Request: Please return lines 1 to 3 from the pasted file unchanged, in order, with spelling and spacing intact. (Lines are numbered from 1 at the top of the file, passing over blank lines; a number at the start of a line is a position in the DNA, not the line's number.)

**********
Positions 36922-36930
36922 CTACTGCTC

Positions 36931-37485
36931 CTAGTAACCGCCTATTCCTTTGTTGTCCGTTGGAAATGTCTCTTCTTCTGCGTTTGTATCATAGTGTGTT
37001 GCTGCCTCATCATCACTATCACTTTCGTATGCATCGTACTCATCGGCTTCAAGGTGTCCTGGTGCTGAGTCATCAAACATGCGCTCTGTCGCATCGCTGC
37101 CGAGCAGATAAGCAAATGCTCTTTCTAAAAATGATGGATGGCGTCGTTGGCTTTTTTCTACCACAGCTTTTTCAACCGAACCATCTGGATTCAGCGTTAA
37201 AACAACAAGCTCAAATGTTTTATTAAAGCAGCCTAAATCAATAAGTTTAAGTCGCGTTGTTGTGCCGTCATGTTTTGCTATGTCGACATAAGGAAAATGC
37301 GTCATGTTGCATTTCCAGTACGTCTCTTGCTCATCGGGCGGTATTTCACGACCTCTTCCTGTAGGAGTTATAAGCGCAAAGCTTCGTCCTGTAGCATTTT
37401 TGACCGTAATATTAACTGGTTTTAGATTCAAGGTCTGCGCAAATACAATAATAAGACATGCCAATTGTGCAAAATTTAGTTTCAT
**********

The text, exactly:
Positions 36922-36930
36922 CTACTGCTC

Positions 36931-37485